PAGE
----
Hundreds of people have protested in Scotland's largest city to dissent against United States President Donald Trump's visit to the United Kingdom. Pensioners, students, families, and activists from a broad variety of pressure groups attended the demonstration in Glasgow. A do-it-yourself banner was carried by Stirling-based Emily Bryce, with pride written in Gaelic, as an acknowledgment of Trump's Highland roots, which interprets as "Donald Trump, son of the devil." The 67-year-old Bryce said, "it's a disgrace that (British Prime Minister) Theresa May has allowed Trump to visit the U.K. and to meet the queen." Police approximated the crowd in Glasgow's St. George Square at less than 1,600 people. The Contempt the widespread anti-Trump state, there was an irresistible understanding that the U.K. protests are not anti-American. Jonathon Gillies, a 27-year-old bar worker from Glasgow, said that "nobody here is against Americans. They are welcome to come here anytime. It's just Trump we have a problem with." Trump's visit to Britain is one of the sizable operations in recent years for police, necessitating akin resources to the 2014 NATO summit in Wales. Matthew Bonner, one of the organizers, says "depicting Trump as a baby is a great way of targeting his fragile ego, and mocking him is our main motivation." He says Trump "doesn't seem to be affected by the moral outrage that comes from his behavior and his policies. You can't reason with him but you can ridicule him." By Sowmya Sangam

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UN Backs Migration Pact Despite Opposition from U.S., Hungary July 14, 2018 06:42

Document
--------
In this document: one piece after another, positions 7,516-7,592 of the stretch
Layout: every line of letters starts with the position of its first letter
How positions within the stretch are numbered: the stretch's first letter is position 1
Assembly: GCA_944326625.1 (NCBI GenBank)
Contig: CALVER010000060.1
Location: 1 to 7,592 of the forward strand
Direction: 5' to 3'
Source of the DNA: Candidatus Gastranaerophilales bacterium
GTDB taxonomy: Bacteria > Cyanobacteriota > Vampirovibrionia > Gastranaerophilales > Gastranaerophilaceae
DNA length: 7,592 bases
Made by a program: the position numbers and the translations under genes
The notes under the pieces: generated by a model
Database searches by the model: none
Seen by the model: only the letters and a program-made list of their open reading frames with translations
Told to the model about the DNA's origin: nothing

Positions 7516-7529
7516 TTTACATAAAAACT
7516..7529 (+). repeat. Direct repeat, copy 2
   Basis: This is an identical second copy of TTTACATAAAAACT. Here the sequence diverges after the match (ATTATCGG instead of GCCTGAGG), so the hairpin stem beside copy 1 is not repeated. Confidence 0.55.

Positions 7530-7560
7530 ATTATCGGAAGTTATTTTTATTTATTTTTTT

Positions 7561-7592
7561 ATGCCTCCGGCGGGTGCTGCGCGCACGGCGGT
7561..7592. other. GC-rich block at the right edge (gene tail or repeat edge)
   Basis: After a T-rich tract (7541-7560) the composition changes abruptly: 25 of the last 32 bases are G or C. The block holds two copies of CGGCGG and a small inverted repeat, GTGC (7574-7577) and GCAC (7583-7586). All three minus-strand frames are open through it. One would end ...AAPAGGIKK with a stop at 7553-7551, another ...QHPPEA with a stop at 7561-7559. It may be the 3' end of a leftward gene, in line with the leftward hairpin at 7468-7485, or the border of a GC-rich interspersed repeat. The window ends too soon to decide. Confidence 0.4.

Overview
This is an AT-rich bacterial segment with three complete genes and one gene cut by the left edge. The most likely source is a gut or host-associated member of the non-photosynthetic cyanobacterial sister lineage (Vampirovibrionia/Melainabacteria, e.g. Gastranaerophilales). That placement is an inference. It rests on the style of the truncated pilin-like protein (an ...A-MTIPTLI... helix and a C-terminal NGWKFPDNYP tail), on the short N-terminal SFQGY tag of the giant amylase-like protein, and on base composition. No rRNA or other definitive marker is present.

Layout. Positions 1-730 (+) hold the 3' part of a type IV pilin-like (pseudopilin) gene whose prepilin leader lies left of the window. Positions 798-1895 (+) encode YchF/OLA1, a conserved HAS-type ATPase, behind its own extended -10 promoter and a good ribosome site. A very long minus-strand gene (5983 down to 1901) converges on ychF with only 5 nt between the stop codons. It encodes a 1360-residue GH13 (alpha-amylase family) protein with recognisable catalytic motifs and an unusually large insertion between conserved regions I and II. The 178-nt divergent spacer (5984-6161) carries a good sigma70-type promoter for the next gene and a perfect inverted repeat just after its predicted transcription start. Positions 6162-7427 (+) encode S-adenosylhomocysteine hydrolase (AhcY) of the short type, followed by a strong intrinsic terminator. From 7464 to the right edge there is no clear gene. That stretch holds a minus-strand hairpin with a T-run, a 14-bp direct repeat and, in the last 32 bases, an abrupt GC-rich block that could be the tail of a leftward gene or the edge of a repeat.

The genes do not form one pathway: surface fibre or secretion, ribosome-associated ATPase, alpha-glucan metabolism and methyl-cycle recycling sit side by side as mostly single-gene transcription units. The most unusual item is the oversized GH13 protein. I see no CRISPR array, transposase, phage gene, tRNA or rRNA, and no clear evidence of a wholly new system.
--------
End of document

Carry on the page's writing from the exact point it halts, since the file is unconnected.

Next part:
Despite a protest from the United States, United Nation member states have backed a global pact on migration, pledging to boost cooperation in addressing the world's thriving flows of migrants. Yesterday, an applause broke out at a UN conference room when the concluding text was sanctioned following 18 months of talk terms on what is billed as the introductory international document on managing migration. However, The floaty environment shifted when Peter Szijjarto, Hungarian Foreign Minister took the floor to say his country is probably to pull out of the non-binding statement. The foreign minister uttered concern that the understanding could lead to stronger measures that would force governments to open their borders to migrants-a move Hungary sees as a menace to stability. "We don't think that anyone has a right to pick a country where he or she would like to arrive at a country of destination and in order to do so to violate a series of borders," said Szijjarto. He added saying: On Wednesday, the Hungarian authorities will decide whether to draw back from the global compact for migration. Hungary would follow Washington if it quits the deal which proclaimed in December that it was withdrawing from negotiations on the pact because of provisions "inconsistent with U.S. immigration and refugee policies." On a visit to Britain, President Donald Trump criticized European immigration policies, saying allowing "millions and millions of people to come to Europe is very, very sad." "I think you're losing your culture," he said in an interview to a British tabloid. The 23 objectives were laid out by global pact in order to open up legal migration and better manage the influx as the number of people on the move worldwide has increased to 250 million. The negotiations faced hurdles over how to address illegal migration with some governments insisting that migrants who go wrong to be decently registered be returned to their countries of origin. The document has been delineated as "the beginning of a conversation" to face up to what she termed as the new "human mobility" in the world by Louise Arbour, UN special envoy for international migration. "We are going to have to revisit some of these issues, possibly with more robust mechanisms," Arbour said, but the document is a "launching pad to do much, much better. "UN Secretary-General Antonio Guterres has argued that governments should recognize that "migration is a positive global phenomenon" and that migrants are needed to keep labor markets afloat. He cited his individual experience of hiring migrant workers to care for his elderly mother in Portugal, at a news conference on Thursday, "I've never seen a Portuguese taking care of my mother," said Guterres. The document will be formally adopted during a conference in Morocco on December 10-11. By Sowmya Sangam